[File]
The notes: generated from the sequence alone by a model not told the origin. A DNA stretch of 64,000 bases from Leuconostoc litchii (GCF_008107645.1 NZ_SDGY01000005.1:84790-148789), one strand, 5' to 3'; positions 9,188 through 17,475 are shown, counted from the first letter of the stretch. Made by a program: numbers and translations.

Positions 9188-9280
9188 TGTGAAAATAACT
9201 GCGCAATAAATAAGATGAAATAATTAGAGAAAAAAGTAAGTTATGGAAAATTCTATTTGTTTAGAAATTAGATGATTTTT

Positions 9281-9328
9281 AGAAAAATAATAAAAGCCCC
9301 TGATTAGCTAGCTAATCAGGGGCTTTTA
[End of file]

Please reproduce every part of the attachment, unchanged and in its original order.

The notes: generated from the sequence alone by a model not told the origin. A DNA stretch of 64,000 bases from Leuconostoc litchii (GCF_008107645.1 NZ_SDGY01000005.1:84790-148789), one strand, 5' to 3'; positions 9,188 through 17,475 are shown, counted from the first letter of the stretch. Made by a program: numbers and translations.

Positions 9188-9280
9188 TGTGAAAATAACT
9201 GCGCAATAAATAAGATGAAATAATTAGAGAAAAAAGTAAGTTATGGAAAATTCTATTTGTTTAGAAATTAGATGATTTTT

Positions 9281-9328
9281 AGAAAAATAATAAAAGCCCC
9301 TGATTAGCTAGCTAATCAGGGGCTTTTA